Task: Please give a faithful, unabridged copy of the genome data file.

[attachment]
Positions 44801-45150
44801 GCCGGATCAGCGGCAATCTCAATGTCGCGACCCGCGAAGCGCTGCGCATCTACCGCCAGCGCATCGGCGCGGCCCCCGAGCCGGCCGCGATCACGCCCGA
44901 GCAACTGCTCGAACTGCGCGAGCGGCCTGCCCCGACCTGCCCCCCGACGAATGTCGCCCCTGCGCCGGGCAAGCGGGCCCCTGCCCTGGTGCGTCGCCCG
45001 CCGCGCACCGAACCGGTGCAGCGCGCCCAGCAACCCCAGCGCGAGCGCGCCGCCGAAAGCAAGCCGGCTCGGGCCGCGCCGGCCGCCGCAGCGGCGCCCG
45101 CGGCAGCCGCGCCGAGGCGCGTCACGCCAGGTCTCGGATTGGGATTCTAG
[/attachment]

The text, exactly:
Positions 44801-45150
44801 GCCGGATCAGCGGCAATCTCAATGTCGCGACCCGCGAAGCGCTGCGCATCTACCGCCAGCGCATCGGCGCGGCCCCCGAGCCGGCCGCGATCACGCCCGA
44901 GCAACTGCTCGAACTGCGCGAGCGGCCTGCCCCGACCTGCCCCCCGACGAATGTCGCCCCTGCGCCGGGCAAGCGGGCCCCTGCCCTGGTGCGTCGCCCG
45001 CCGCGCACCGAACCGGTGCAGCGCGCCCAGCAACCCCAGCGCGAGCGCGCCGCCGAAAGCAAGCCGGCTCGGGCCGCGCCGGCCGCCGCAGCGGCGCCCG
45101 CGGCAGCCGCGCCGAGGCGCGTCACGCCAGGTCTCGGATTGGGATTCTAG